Flurry, however, was staring at the door thoughtfully. “My room’s just across the pod, Diar,” he wheedled.

“And it might as well be on the moon, Flurry. You are staying right here where you are. Here, have some cake, why don’tcha.”

“Where did you come up with cake?”

“Leftovers, of course. It’s fine, Tony ate two pieces and didn’t fall over.”

“I trust you. And it’s not…” he paused to swallow the cake nigh-on-whole “…that I don’t like your company, Diar. I’d like a lot more of it, maybe in a less crowded situation.”

“And I’m sure you would, my dear, but that’s not today.” And maybe not any day. Her Cohort, or the boys, at least, seemed so young.

“It’s really not,” he agreed. “But I don’t need a babysitter.”

“Of course you don’t, and I’m not sitting not babying you. If you want to go out into the loud fuss and muss, well, you’re an adult now, aren’t you? I just worry.” She was, she knew, channeling her mother. She was also genuinely worried.

“I’m an adult,” he agreed, not entirely certainly, but studying her expression, he nodded again, a little firmly. “You don’t have to look after me, Diar. I can handle myself.”

Gods save us from boys who want to be men. “Then go, Flurry. I’m not stopping you.” Come back with your shield… Down, girl. He’s not yours to send off to battle. But send him off she did, holding the door open for him.

Flury was barely halfway across the dark pod when something with far too many arms grabbed him, pulling him up into mid air. Diar, pretending she wasn’t standing in her open door watching, gasped and slapped her hands over her mouth. Too late; all of her guests were watching over or around her shoulders now.

“Let me go!” Flurry gasped, struggling, and then really fighting in earnest, pushing against the arms. The air was getting colder and colder, or was that just her nerves? Diar hugged herself tightly, staring at her friend.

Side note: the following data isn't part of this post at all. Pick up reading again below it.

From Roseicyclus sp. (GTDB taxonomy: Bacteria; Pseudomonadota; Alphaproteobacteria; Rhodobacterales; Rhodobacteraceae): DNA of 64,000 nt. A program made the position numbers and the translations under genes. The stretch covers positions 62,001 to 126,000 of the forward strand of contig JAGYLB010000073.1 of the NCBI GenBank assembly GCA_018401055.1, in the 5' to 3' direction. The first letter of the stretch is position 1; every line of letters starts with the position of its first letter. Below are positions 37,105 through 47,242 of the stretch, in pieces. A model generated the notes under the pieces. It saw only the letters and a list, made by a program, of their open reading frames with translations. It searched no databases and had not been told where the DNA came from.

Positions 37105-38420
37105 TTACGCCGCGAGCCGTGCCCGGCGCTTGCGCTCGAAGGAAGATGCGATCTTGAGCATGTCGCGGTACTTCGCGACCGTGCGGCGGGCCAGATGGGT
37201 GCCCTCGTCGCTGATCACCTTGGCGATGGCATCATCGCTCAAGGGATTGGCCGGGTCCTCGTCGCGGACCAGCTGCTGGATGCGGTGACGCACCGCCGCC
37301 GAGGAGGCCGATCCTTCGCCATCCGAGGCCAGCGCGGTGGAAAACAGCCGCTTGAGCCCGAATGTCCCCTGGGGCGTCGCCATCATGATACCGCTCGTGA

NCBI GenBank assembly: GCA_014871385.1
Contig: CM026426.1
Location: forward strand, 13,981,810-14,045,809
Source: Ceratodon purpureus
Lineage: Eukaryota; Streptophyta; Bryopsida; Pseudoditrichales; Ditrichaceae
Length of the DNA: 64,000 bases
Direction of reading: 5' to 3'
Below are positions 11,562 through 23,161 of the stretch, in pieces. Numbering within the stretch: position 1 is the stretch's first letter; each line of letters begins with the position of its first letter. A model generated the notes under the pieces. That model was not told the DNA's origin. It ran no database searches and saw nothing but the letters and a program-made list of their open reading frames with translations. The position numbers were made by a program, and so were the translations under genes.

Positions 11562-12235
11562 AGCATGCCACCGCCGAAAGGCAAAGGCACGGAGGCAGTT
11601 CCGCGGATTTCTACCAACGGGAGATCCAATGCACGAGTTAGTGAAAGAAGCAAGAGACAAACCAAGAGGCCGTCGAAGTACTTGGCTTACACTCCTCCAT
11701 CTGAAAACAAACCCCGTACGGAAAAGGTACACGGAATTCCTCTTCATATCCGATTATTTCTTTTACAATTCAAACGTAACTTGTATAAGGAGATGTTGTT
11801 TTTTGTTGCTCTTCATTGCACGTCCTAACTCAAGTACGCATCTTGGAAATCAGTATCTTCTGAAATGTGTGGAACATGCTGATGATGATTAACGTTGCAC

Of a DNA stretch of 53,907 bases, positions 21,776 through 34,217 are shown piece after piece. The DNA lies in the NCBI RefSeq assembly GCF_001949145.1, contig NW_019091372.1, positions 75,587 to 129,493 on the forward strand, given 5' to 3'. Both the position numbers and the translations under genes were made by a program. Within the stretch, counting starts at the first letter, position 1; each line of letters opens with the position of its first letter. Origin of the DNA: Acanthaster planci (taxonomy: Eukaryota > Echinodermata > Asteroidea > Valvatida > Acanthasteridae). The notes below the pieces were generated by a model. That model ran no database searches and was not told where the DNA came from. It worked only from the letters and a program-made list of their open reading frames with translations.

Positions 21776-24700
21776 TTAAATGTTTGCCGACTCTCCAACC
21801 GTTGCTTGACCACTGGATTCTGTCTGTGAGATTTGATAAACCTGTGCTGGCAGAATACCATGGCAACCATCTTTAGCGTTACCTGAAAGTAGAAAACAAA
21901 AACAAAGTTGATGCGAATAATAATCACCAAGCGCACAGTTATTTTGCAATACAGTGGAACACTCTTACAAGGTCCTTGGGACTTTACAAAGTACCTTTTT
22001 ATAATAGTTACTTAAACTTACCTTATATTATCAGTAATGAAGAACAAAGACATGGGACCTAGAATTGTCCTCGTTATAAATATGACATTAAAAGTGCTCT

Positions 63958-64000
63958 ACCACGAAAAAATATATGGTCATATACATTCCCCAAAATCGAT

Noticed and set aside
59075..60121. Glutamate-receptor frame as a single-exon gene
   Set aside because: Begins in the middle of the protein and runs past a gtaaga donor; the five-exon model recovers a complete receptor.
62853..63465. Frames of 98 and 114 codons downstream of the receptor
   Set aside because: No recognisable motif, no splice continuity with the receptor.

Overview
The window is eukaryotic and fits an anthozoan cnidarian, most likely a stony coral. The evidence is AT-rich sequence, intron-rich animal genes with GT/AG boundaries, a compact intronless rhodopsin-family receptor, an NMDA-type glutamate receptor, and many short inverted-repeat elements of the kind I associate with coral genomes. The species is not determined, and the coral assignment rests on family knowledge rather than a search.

It was only in staring that she managed to notice when he went from a short stocky boy to an icicle, the icicle slipping to the ground in, unsurprisingly, a flurry of ice and snow. But he was still there, at the center of the storm, blue and freezing, and the octopus-squid thing was grabbing for him.

Channeling her mother like never before, Diarmaid snapped out into the pod. “Flurry sh’Eirlys, you get back in here this instant.”

She was happily surprised when that worked, and the storm bowled her over in returning over her threshold. Staring down where she thought the octopus’ eyes were, she informed it calmly, “This is my family.”

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Description of Genique

She’s a thin dark-haired woman that’s all points, looking a bit like this icon here, a bit like this image, but with dark eyes. Chocolate-brown eyes, dark-chocolate hair. Normally, it’s pulled back into a tidy updo; she wears it about half-way down her back.

In the Pirate ship, she’s wearing a one-piece jumpsuit, something like this – – or this only in a dark denim indigo. The suit is unbuttoned to mid-torso, over a rich red camisole (this, in red); the matching scarf is tied around her narrow waist.

She’s holding a pen, or a data pad (think tablet, nook, kindle)

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Thursday and Grey

Forget “jobless recovery;”
The dead brown grass and
stick-figure tress speak to me
of a seasonless winter.

It’s raining today. I’d say this was our normal January thaw, except there’s been nothing TO thaw.

That being said!

We got 3/4 of the bedroom window moulding installed last night. I’m a bit wussy with both a hammer & a saw, but I imagine that will change with time. It’s nice to see things beginning to come together, finally.

Only 3/4, however, because the fourth part of the moulding, well, the casing doesn’t quite fit and the window space isn’t quite big enough for the moulding, so we have to wait for the mud to dry before we install the moulding on top of it.

While I was in Rochester this weekend, my wonder-spouse built a hearth board for our wood stove. Now all we need is some chimney!!

(And there were cookies. Cookies are always good.)